Offering frequent news and analysis from the majestic Evergreen State and beyond, The Cascadia Advocate is the Northwest Progressive Institute's unconventional perspective on world, national, and local politics.

Tuesday, March 2, 2010

Washington State Bank: A progressive answer to a problem created by right wing economics

Contrary to what conservatives would have us believe, reckless government spending has nothing to do with the current economic crisis.

In fact, both the Great Depression and the Great Recession were caused by the reckless actions of private financial institutions. Likewise, it wasn’t unregulated free enterprise that got the United States of America out of the worst economic calamity in history, and a laissez-faire approach won’t get us out of the current mess.

It’s been more than a year since the government used the common wealth to bail out endangered financial institutions, and during that year those same institutions have done precious little to fulfill their role in a capitalist system: providing access to the capital necessary for businesses to grow.

Conservatives say we should just sit back, cut government spending and regulation, and let the market do its thing: the Herbert Hoover approach, which worked so well before. But perhaps there’s a more... progressive approach.

One role of government is to provide the essential services that the private sector either cannot or will not provide.

So, if the private banking sector cannot or will not provide the capital necessary for businesses to thrive, maybe it’s time for the invisible and increasingly lazy hand of the market to let the more proactive hand of government take over?

Yes, it sounds somewhat exotic; conservatives will even say it smacks of communism, totally ignoring the fact that it’s been successfully implemented in North Dakota, where the Bank of North Dakota has been credited with preventing the Peace Garden State from suffering the same kind of financial crisis that has stricken almost every other state government in the nation.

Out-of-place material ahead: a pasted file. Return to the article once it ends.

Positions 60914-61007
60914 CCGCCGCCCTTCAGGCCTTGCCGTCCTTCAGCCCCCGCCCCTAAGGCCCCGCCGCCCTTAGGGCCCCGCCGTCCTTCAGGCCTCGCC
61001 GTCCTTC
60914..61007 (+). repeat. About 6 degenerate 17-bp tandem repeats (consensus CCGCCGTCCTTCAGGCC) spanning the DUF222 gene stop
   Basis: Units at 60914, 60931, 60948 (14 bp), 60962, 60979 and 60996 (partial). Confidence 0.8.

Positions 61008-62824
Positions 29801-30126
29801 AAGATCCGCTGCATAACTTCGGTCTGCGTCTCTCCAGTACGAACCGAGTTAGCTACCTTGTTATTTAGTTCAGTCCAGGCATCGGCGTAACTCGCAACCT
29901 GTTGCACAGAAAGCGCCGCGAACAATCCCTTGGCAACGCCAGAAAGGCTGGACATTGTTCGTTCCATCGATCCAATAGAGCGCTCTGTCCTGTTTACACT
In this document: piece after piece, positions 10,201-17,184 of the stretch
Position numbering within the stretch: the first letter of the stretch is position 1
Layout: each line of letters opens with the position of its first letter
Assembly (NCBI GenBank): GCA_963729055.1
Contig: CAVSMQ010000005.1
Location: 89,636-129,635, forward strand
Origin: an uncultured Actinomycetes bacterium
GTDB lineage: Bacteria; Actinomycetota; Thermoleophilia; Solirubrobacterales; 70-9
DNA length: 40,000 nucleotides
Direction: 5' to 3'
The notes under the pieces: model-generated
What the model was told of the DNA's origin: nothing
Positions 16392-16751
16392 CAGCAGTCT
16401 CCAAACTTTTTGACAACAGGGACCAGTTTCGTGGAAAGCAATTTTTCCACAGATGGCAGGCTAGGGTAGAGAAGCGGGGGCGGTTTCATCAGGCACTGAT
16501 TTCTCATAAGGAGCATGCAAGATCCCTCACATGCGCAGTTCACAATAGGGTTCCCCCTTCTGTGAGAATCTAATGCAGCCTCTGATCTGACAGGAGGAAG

The idea is pretty straightforward.

House Bill 3162, sponsored by Representative Bob Hasegawa (D-11th District), would create the Washington State Bank. Its role would be to stimulate our economy by financing student aid, infrastructure, industry, and community development, which is what BND has been doing since 1919.

“Imagine providing access to capital for small businesses, or otherwise leveraging our resources instead of having to do it with tax incentives,” Hasegawa says.

“Imagine keeping our resources local instead of exporting them as profits, never to be seen again—that’s what this bank could do.”

The Financial Institutions & Insurance Committee will listen to testimony on Hasegawa's bill this morning at 8 AM in House Hearing Room D of the John L. O'Brien Building (the House's office complex on the Capitol Campus).

Expect conservatives to complain about the government picking winners and losers. Expect scary words like “socialist,” “communist,” and “fascist” to be tossed around. (Quick mind game: Which of those three works is unlike the other?)

Expect them to wrongly characterize this as a “government takeover” of the financial system, even though it’s nothing more than the government providing essential access to capital alongside of – not instead of – private banks.

And expect to hear the contradictory conservative logic that the government shouldn’t compete with private enterprise because it has an unfair advantage afforded by its size and access to tax dollars, while at the same time saying we can’t trust the government to do a good job because people who work in the public sector are inherently incompetent.

But when they’re saying that, remember this: Conservatives asked for less government regulation of financial institutions, and they got it, it was their laissez-faire economic policies that created the mess we're in now, and trusting the market to sort things out hasn't worked.


Blogger Frank said...

Conservatives may (rightly or wrongly) advocate laissez-faire, but that was not "the Herber Hoover apporach."

During Hoover’s term, federal government spending increased from $3.127 billion in 1929 to $4.659 billion in 1932—a 50% increase in three years. Indeed, Hoover readily acknowledged his activist approach in his remarks upon being re-nominated by the Republicans in 1932:

"We might have done nothing. That would have been utter ruin. Instead we met the situation with proposals to private business and to Congress of the most gigantic program of economic defense and counterattack ever evolved in the history of the Republic. We put that program in action…"

These are hardly the words or actions of someone practicing a "just sit back" economic policy.

March 3, 2010 9:38 AM  

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